Prime Cut Productions

Writer: Fionnuala Kennedy

Director: Emma Jordan

The thoughtful title cuts two ways; both are painful.  Removed, as in the act of displacing an object from its designated space.  Re-moved, as in the act of being moved and re-moved and re-moved and moved again.  Perennially in a state of flux.  Never settled.

Such is the fate of a LAC – a looked-after child – the cold acronym suggesting the manner in which, in the current care system, troubled young lives can become dehumanised, reduced to a word in the social workers’ lexicon, rendered as a statistic on a spread sheet.

Fionnuala Kennedy has devised a moving piece of theatre, which incorporates a number of real life stories about the experience of being a LAC.  The central character is 9 year-old Adam, who pedals like the wind into his street one afternoon, drawn by the sight of a police car parked outside his house. His excitement soon turns to confusion when, without explanation, he and his 3 year-old brother Joseph are bundled into the car and driven to a strange house in a strange town, leaving behind their helpless alcoholic mother.

Under Emma Jordan’s searching, questioning direction, Adam’s nightmare begins to unwind through a narrative that will extend over a period of nine years.  In such an exposing, truthful piece, tremendous responsibility rests on the shoulders of the sole figure on stage.  Kennedy and Jordan have been very well served by the young Belfast actor Conor O’Donnell, who is here making an impressive professional debut.


He imbues Adam with an easy likeability, a happy-go-lucky ability to adapt to an ever changing situation and a caring, compassionate nature, especially when it comes to the wellbeing of his little brother. In a bare black box space, dressed only with a low bench, O’Donnell guides us through the tortuous maze of a system in which many young people, unsurprisingly, lose their way and lose themselves.

Adam and Joseph are shuffled between foster parents and social workers, some sympathetic and supportive, others significantly less so.  Their despairing, inadequate mother cuts a tragic background figure, though the love and concern her sons express for her make their unsettled existences all the more upsetting. They have had to grow up quickly, changing schools, falling victim to bullying, putting on brave faces, never admitting their unenviable home life to their peers.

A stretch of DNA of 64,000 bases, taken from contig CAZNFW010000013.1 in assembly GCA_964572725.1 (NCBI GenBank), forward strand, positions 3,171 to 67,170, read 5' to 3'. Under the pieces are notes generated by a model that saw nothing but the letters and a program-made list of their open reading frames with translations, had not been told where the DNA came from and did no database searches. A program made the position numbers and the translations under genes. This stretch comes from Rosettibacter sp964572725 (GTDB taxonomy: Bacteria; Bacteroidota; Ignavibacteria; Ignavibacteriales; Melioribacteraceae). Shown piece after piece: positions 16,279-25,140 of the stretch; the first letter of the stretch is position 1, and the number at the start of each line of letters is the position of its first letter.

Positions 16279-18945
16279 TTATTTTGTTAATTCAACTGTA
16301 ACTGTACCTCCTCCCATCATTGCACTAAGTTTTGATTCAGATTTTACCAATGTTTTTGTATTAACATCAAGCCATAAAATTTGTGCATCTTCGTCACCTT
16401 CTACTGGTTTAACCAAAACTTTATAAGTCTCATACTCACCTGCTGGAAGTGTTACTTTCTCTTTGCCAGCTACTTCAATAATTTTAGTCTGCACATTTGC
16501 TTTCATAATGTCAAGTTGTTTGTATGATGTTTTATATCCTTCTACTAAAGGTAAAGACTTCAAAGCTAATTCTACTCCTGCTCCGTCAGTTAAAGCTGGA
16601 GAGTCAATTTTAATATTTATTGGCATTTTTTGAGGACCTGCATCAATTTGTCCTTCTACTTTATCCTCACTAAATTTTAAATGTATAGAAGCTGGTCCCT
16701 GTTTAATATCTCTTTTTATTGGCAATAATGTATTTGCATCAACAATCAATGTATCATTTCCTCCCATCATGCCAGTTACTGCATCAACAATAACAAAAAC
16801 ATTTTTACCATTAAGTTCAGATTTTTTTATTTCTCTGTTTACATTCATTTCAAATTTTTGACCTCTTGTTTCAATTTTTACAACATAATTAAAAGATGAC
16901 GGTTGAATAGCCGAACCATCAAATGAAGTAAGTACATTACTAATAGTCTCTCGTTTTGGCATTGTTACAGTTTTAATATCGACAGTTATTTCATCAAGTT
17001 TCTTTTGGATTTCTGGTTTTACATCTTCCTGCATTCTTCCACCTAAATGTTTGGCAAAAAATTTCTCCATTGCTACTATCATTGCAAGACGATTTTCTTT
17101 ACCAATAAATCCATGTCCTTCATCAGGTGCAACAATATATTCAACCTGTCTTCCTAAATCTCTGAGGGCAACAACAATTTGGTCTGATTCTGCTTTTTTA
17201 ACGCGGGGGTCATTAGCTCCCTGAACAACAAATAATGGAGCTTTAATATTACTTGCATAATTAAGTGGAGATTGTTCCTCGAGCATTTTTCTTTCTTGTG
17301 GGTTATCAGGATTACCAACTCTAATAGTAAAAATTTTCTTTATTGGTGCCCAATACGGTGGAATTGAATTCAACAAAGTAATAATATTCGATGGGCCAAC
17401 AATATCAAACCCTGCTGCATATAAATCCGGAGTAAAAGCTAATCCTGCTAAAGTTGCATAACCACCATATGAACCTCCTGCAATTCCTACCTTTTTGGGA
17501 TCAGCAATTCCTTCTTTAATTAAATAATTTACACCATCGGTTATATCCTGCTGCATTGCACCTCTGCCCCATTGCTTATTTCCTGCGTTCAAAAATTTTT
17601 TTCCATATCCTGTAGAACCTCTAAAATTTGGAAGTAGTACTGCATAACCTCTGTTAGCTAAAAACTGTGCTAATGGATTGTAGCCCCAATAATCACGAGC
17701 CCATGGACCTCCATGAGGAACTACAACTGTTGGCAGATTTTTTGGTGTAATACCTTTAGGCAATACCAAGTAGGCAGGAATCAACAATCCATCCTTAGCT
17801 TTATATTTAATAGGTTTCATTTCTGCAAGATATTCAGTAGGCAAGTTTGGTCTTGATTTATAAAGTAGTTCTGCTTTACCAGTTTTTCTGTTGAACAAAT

Adam’s rocky path hits a particularly painful bump with Joseph is taken up by adoptive parents.  His last sight of him, staring out of the back window of their car, leaves a lasting impression. Thrown back onto his own resources, Adam’s sweet nature falls prey to drink and dope and, after a fairly minor violent incident, he is placed in the permanent care of a children’s home.  In his eyes, this situation is a mark of shame.

Without resorting to self-pity or sentimentality, his story takes us into a shadowy world, whose norms and dubious practices are little known in wider society. Condemned to a regime of rules, regulations, curfews, instructions, anonymity and isolation, these young people become closely interdependent, sharing their stories and watching one another’s backs. On their 18th birthday, they are are obliged to move out into independent living. They find themselves totally unprepared and threatened by the dangers lurking in the outside world.


The piece was created in partnership with VOYPIC (Voices of Young People in Care), whose members offered invaluable individual contributions to the authenticity of its content and characterisation. And production teams do not come much more highly regarded than Ciaran Bagnall (set), Paul Keogan (lighting), Conor Mitchell (sound), Conan McIvor (AV design), Dylan Quinn (choreography), together with the photography of the late, much missed Matt Curry.

Kennedy’s impassioned work as a theatre maker and activist regularly tackles pressing social issues.  As with a previous piece, Entitled (about the benefits system), in publicly airing a difficult subject through the safe exploratory space of drama, real hope for change can be effected.

Some enterprising young people are currently doing it for themselves.  At the end of the performance, a young man speaks to the audience about a group who are seeking to change the language of the care system and draw attention to the way in which a single word can make a child feel disempowered or invisible. They are developing a dictionary of new words to replace what they describe as the ‘cold and distant’ official language used about them by social workers and civil servants. 

Adam’s story is a vivid illustration of the way in which children and young adults can find themselves unwittingly sucked into a system and a lifestyle over which they have no control.  Theirs is a genuine ‘there but for fortune’ experience, to which audiences are charged with responding.

Find out more about Changing the Language on:







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